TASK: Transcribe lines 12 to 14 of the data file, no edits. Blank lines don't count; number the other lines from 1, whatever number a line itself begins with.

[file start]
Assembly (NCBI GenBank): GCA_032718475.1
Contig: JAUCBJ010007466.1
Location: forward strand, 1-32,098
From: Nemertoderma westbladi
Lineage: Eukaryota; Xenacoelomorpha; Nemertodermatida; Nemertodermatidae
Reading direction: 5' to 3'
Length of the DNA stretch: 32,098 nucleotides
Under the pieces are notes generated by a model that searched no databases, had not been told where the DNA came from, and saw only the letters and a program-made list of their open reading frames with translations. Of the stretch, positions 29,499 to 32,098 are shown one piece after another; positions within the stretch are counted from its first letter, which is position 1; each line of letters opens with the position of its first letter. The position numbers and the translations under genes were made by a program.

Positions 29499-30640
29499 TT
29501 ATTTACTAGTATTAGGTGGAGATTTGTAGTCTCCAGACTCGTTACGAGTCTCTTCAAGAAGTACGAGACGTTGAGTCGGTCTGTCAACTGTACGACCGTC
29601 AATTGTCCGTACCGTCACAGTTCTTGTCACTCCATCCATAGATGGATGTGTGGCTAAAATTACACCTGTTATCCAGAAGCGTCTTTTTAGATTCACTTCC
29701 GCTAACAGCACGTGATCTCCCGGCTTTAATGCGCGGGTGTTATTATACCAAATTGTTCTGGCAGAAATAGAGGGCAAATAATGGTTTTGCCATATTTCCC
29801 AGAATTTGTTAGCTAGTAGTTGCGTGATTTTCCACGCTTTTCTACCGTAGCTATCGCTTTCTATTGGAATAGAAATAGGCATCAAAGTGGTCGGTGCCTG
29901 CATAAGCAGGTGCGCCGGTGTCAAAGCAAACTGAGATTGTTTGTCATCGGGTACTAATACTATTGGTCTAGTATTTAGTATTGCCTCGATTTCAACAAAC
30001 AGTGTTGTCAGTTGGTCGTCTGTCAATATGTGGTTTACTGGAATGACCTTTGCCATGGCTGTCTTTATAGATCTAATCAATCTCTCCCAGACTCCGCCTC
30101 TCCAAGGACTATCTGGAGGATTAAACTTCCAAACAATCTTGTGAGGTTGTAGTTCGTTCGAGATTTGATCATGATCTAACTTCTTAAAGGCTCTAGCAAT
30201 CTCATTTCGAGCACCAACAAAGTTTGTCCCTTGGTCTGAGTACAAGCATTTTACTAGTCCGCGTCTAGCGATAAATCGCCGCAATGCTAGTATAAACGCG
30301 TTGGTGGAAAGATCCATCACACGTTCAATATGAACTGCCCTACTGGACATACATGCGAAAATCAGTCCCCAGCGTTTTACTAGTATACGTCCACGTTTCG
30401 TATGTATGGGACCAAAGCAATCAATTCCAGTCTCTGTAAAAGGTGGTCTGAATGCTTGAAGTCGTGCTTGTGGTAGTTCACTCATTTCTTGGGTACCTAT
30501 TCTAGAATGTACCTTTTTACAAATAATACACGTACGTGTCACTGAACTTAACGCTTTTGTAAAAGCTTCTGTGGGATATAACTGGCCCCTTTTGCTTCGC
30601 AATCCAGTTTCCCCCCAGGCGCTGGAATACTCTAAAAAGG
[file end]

29601 AATTGTCCGTACCGTCACAGTTCTTGTCACTCCATCCATAGATGGATGTGTGGCTAAAATTACACCTGTTATCCAGAAGCGTCTTTTTAGATTCACTTCC
29701 GCTAACAGCACGTGATCTCCCGGCTTTAATGCGCGGGTGTTATTATACCAAATTGTTCTGGCAGAAATAGAGGGCAAATAATGGTTTTGCCATATTTCCC
29801 AGAATTTGTTAGCTAGTAGTTGCGTGATTTTCCACGCTTTTCTACCGTAGCTATCGCTTTCTATTGGAATAGAAATAGGCATCAAAGTGGTCGGTGCCTG